Over time, individuals could acquire assets in different jurisdictions that are governed by different legal systems. Similar to the consideration of double wills in distinguishing personal or corporate ownership of your assets, discussing multiple wills with your lawyer could be helpful to your estate plan. Here are some considerations you could discuss with your lawyer regarding multiple wills:
Where you live versus where your assets are located
Your estate plan could consider your assets that are held in a different legal jurisdiction than where your principal residence is. For example, one could have a cottage in the province of Québec but reside in the province of Ontario. Given each province operates under different legal systems respectively, it could be beneficial for an individual to have a will governed by the laws of each province. This in effect would create multiple wills.
Whether your current will could effectively distribute all of your assets
Challenges or conflict could arise when a person has a will from one jurisdiction which states how an asset is to be disposed of in another jurisdiction. Beneficiary designations on certain assets in one jurisdiction may not be recognized in another jurisdiction. A will crafted under one legal system may not seamlessly integrate with the regulations of the other for the purposes of Probate (or equivalent) in each jurisdiction. With multiple wills tailored to the specific legal requirements of the jurisdiction in which assets are located, individuals could minimize potential conflicts and ensure a smoother estate administration process.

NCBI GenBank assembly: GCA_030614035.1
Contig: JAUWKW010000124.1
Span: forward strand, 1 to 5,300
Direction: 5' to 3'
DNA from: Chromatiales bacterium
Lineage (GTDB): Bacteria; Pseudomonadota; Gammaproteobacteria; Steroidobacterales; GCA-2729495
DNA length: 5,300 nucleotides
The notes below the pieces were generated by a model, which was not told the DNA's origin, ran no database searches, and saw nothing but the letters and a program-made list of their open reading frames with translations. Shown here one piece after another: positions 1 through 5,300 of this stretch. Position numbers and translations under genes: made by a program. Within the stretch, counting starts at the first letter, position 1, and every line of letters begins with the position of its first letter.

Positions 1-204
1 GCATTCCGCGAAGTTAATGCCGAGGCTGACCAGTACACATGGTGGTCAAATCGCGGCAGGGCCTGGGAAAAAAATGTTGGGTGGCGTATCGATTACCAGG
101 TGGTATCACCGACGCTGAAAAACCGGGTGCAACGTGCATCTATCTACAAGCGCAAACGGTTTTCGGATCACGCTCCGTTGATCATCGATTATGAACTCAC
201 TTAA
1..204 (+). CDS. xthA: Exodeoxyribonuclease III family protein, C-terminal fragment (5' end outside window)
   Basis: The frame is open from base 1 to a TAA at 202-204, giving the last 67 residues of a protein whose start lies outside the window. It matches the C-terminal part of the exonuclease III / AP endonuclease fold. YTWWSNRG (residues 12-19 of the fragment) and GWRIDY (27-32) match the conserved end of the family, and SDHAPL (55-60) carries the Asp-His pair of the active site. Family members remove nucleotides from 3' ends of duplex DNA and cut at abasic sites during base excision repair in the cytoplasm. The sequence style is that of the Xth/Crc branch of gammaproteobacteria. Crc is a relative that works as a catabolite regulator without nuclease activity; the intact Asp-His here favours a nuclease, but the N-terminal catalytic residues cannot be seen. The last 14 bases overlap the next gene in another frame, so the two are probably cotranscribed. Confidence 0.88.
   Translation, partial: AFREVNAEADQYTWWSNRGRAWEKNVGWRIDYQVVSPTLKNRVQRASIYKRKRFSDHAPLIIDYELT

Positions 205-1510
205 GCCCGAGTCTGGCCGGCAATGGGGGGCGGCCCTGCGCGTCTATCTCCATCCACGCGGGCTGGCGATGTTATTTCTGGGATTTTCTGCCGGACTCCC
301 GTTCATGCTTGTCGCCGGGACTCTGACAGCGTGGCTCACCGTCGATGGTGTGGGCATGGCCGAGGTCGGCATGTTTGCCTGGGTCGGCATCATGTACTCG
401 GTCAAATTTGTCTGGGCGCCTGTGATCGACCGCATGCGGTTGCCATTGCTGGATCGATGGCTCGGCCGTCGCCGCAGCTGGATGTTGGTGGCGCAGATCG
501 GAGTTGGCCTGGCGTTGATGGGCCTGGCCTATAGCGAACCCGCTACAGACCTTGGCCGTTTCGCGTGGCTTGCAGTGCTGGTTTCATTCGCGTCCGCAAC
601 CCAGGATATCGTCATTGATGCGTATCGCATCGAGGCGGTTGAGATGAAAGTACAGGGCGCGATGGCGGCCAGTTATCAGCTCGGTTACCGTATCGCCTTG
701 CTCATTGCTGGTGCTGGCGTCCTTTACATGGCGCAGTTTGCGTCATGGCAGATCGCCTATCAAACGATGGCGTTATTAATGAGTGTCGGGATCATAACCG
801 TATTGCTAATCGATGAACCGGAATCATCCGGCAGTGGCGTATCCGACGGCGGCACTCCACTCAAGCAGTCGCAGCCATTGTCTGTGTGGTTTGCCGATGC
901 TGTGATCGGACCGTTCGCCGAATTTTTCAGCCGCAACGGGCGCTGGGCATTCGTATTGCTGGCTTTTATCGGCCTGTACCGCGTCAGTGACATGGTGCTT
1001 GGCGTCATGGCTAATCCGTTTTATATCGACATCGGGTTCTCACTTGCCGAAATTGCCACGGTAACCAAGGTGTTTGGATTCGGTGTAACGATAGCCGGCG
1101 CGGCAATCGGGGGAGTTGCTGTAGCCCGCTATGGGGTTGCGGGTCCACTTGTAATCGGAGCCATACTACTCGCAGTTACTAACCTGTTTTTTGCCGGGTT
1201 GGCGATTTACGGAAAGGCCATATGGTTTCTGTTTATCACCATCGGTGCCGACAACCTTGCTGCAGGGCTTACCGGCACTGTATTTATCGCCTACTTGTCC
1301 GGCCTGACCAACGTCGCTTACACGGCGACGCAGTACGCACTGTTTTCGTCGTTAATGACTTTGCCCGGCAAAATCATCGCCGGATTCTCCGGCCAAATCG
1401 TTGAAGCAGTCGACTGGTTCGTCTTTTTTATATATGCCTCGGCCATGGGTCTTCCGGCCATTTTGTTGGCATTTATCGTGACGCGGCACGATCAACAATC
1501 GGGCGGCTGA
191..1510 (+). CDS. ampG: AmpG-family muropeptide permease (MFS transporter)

Lawyers in each jurisdiction
Given that multiple legal systems bring a layer of complexity, it could be beneficial to consult a lawyer in each jurisdiction with respect to your estate plan. As your estate plan typically involves multiple documents, it is best to ensure that one or more of the lawyers you retain to create your estate plan are aware of any assets beyond the jurisdiction in which they practice. Each lawyer may need to consult the other lawyer regarding the cross-reference or mention of a potential “other will” to deal with other assets in another jurisdiction, for example, to ensure one will does not revoke the other. In particular, the terminology and the understanding of the role of the person or entity administering your estate can vary across jurisdictions.
Given the intricacies of estate planning, engaging the services of one or more lawyers to create multiple wills, when necessary, could provide protection against an unintended distribution of your estate and will ensure that neither will revokes the other. Effective coordination between legal documents in each jurisdiction could help mitigate oversights or misinterpretations that may arise when an Estate Trustee is administering a complex multi-jurisdictional estate.